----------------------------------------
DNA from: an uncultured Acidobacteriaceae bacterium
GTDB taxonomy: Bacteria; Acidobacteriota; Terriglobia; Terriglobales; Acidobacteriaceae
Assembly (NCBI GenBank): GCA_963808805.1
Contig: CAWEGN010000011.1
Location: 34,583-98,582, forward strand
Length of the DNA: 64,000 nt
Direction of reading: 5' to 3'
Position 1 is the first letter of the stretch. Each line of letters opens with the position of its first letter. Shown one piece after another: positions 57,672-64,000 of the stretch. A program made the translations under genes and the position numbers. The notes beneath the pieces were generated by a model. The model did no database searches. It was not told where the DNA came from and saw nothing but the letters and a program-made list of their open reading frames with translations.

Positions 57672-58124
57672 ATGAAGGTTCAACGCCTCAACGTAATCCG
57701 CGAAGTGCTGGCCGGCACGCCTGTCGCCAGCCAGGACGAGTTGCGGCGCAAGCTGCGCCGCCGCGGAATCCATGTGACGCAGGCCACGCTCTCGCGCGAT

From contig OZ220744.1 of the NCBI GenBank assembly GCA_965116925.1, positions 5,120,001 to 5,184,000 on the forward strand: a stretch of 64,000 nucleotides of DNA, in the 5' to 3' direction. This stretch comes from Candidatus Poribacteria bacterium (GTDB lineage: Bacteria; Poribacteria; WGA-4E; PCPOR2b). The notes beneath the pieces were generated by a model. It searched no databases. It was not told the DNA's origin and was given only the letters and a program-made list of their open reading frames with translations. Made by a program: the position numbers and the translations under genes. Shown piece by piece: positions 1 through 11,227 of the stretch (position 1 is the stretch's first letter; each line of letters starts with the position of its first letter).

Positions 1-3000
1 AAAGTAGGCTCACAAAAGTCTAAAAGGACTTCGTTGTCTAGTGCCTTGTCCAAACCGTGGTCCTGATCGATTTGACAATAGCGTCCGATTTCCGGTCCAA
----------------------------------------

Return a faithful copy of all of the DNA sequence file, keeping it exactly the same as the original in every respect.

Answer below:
DNA from: an uncultured Acidobacteriaceae bacterium
GTDB taxonomy: Bacteria; Acidobacteriota; Terriglobia; Terriglobales; Acidobacteriaceae
Assembly (NCBI GenBank): GCA_963808805.1
Contig: CAWEGN010000011.1
Location: 34,583-98,582, forward strand
Length of the DNA: 64,000 nt
Direction of reading: 5' to 3'
Position 1 is the first letter of the stretch. Each line of letters opens with the position of its first letter. Shown one piece after another: positions 57,672-64,000 of the stretch. A program made the translations under genes and the position numbers. The notes beneath the pieces were generated by a model. The model did no database searches. It was not told where the DNA came from and saw nothing but the letters and a program-made list of their open reading frames with translations.

Positions 57672-58124
57672 ATGAAGGTTCAACGCCTCAACGTAATCCG
57701 CGAAGTGCTGGCCGGCACGCCTGTCGCCAGCCAGGACGAGTTGCGGCGCAAGCTGCGCCGCCGCGGAATCCATGTGACGCAGGCCACGCTCTCGCGCGAT

From contig OZ220744.1 of the NCBI GenBank assembly GCA_965116925.1, positions 5,120,001 to 5,184,000 on the forward strand: a stretch of 64,000 nucleotides of DNA, in the 5' to 3' direction. This stretch comes from Candidatus Poribacteria bacterium (GTDB lineage: Bacteria; Poribacteria; WGA-4E; PCPOR2b). The notes beneath the pieces were generated by a model. It searched no databases. It was not told the DNA's origin and was given only the letters and a program-made list of their open reading frames with translations. Made by a program: the position numbers and the translations under genes. Shown piece by piece: positions 1 through 11,227 of the stretch (position 1 is the stretch's first letter; each line of letters starts with the position of its first letter).

Positions 1-3000
1 AAAGTAGGCTCACAAAAGTCTAAAAGGACTTCGTTGTCTAGTGCCTTGTCCAAACCGTGGTCCTGATCGATTTGACAATAGCGTCCGATTTCCGGTCCAA